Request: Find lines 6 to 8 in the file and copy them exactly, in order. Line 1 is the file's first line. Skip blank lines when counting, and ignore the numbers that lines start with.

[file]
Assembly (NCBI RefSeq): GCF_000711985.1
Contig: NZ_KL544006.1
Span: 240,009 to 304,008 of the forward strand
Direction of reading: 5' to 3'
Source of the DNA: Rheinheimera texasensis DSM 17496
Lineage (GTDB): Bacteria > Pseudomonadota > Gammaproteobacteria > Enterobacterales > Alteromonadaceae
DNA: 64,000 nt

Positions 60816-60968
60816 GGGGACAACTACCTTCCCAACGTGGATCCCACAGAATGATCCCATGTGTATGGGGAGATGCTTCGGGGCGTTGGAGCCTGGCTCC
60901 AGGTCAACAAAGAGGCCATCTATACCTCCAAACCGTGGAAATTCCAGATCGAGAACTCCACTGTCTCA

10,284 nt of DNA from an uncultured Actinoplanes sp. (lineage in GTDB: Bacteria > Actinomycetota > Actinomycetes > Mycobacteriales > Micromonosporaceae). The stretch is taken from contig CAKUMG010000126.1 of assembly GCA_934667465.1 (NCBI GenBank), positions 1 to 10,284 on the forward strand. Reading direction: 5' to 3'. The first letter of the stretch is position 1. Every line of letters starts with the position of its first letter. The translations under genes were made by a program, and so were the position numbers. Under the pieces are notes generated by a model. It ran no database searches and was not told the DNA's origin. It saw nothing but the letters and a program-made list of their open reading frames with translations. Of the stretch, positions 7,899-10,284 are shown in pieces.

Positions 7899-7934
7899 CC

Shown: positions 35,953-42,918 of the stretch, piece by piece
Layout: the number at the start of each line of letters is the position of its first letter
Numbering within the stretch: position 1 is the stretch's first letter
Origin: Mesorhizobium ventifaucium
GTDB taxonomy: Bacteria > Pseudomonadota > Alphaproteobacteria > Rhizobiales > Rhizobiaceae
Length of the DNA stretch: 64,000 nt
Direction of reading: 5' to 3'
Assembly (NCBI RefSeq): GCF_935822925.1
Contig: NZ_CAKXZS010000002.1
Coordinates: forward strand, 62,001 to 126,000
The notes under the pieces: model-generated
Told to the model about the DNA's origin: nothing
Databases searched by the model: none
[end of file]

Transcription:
Lineage (GTDB): Bacteria > Pseudomonadota > Gammaproteobacteria > Enterobacterales > Alteromonadaceae
DNA: 64,000 nt

Positions 60816-60968